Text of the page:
Political Animal


MAYBE I COULD PICK UP A COUPLE OF THOSE SPEAKING ENGAGEMENTS FOR HIM?….Wow, Paul Krugman got paid $50,000 for overseas speaking engagements? And he says he used to do this “a lot.” So figure, what? Ten gigs a year? Twenty? That’s pretty good money either way!

But now he doesn’t do it anymore because the New York Times won’t let him. His income from the Times is “very nice,” but it does involve a “substantial income cut” since he had to give up the speaking. I’ll bet.

You know, I think it might be fun to write a New York Times column, death threats and all, but would I give up a million dollars a year for it? We’re never likely to find out, but I have a feeling I might turn out to be not quite as good a little liberal as Paul Krugman….

MORE ON GUNS….As long as

MORE ON GUNS….As long as we’re on the subject of guns, Glenn Reynolds complained a few days ago about a Washington Monthly article by Brent Kendall that criticizes Republicans for weakening the enforcement of gun laws. After spending an entire post complaining that the headline writer called John Allen Muhammad’s gun a “sniper rifle” instead of an “assault rifle,” the next day we get to the meat of his complaint: he says the article writer thinks the gun shot those folks in D.C. all by itself without any help from Muhammad!

Yeah, yeah. Of course, the article says nothing of the sort, it simply uses the D.C. sniper case as an anecdotal lead-in to a story about how the power of the BATF to enforce existing gun laws has been systematically gutted over the past couple of decades. “I don’t know if this is true,” Glenn says, but then quotes a long letter from Dave Kopel saying, well, it is true, but for good reason:

The important thing that the Wash. Monthly leaves out from its description of why Congress limited BATF’s enforcement powers was BATF’s egregious abuse of civil liberties under FOPA.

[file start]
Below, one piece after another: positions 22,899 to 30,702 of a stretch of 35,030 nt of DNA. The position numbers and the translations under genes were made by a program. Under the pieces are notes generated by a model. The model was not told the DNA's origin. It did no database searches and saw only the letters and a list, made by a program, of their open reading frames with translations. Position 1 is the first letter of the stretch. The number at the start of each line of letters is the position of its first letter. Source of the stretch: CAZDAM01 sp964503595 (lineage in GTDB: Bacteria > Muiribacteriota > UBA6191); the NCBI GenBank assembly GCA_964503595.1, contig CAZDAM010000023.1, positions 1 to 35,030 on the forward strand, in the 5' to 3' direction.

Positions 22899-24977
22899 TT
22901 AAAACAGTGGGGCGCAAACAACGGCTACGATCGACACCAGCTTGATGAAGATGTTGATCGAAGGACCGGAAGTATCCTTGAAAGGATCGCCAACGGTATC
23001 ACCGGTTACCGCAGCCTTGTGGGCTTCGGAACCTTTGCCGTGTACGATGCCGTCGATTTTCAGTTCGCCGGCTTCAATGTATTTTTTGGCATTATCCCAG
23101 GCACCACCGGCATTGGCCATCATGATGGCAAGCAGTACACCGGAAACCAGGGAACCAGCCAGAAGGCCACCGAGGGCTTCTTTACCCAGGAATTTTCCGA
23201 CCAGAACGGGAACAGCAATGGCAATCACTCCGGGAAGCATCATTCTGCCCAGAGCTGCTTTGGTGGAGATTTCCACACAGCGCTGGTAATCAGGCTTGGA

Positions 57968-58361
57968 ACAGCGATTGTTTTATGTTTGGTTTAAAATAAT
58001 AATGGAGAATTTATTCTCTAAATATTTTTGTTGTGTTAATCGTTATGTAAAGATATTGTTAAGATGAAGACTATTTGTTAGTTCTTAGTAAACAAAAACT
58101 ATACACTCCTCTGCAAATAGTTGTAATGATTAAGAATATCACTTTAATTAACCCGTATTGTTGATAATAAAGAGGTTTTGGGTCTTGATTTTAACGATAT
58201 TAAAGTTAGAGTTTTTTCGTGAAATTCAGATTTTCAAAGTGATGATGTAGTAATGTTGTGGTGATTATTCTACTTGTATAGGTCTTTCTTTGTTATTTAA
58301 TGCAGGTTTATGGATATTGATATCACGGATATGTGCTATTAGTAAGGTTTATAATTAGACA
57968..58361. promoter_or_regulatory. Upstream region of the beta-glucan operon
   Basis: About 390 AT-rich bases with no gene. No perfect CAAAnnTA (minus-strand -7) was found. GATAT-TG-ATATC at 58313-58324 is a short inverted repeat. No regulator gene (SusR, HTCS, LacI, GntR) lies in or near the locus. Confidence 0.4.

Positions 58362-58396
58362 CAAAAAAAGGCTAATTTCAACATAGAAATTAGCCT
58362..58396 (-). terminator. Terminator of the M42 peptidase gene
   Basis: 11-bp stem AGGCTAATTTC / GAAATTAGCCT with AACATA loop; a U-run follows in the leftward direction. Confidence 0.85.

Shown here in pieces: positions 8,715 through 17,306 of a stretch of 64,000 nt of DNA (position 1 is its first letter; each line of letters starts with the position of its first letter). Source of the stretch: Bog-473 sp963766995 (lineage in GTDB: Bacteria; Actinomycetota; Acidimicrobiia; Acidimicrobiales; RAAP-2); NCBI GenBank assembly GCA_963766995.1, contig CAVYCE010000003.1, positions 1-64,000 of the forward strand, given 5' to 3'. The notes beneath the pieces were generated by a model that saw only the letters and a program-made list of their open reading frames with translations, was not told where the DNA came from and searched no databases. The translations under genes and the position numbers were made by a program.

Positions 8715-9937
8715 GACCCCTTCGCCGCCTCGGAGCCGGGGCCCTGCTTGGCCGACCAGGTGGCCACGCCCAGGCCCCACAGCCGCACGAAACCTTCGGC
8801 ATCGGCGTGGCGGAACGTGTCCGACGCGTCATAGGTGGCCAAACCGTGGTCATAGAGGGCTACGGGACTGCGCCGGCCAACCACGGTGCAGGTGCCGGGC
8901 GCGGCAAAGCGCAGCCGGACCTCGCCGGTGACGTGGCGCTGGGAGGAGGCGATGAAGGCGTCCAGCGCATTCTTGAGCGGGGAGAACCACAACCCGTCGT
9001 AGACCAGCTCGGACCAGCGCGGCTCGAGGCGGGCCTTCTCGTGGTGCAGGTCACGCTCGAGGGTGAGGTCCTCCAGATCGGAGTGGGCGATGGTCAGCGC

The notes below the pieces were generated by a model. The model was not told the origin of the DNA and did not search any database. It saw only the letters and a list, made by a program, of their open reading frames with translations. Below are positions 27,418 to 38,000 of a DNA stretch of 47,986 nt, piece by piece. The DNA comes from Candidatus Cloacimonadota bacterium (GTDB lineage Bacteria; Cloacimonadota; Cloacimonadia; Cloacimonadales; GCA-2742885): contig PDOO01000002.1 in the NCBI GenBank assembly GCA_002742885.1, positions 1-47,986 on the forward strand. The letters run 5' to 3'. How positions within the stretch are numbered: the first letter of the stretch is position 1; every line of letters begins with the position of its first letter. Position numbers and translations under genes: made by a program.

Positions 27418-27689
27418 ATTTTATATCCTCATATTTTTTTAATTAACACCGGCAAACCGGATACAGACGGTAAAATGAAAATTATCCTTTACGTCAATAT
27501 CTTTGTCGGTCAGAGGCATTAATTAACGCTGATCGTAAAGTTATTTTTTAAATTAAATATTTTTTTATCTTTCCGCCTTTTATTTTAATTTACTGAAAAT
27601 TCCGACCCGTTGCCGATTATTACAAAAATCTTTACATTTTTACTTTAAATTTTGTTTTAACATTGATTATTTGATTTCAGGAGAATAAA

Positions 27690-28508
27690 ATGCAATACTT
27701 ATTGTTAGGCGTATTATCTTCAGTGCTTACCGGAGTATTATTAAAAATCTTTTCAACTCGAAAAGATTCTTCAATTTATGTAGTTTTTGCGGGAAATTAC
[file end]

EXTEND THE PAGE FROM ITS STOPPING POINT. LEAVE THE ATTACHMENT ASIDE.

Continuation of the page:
….The fundamental thing wrong with the article is that he complains that the sniper shootings were caused by the Republicans/NRA because BATF didn’t shut down [the] Bulls Eye [gun shop]. (Of course there’s the absurd presumption that the killers would not have been able to obtain a gun from another store, or from somewhere else.) But if Bulls Eye is in fact guilty of everything that the author charges, then BATF had full power to have Bulls Eye’s FFL revoked.

But that’s exactly what the article said: BATF doesn’t have the funding, authority, or (apparently) the competence to enforce the law. Unfortunately, Glenn seems to think that’s OK. With a trademark “Indeed,” Glenn then excerpts this comment from a reader:

Maybe Mr. Kendall ought to consider the possibility that an awful lot of us find the idea of more “felony record-keeping charges” a lot scarier than the occasional armed nut.

Usually conservatives feel that if people are getting away with criminal activity, the answer is stronger law enforcement. But not when it comes to guns. In this one case, apparently, the occasional armed gun nut is just the price we pay.

Gun enthusiasts keep telling us that what we really need to do is enforce existing laws, not create new ones. Then shouldn’t we reform the BATF and give them the power and funding they need to enforce the law? Or do we only do that for laws that we like?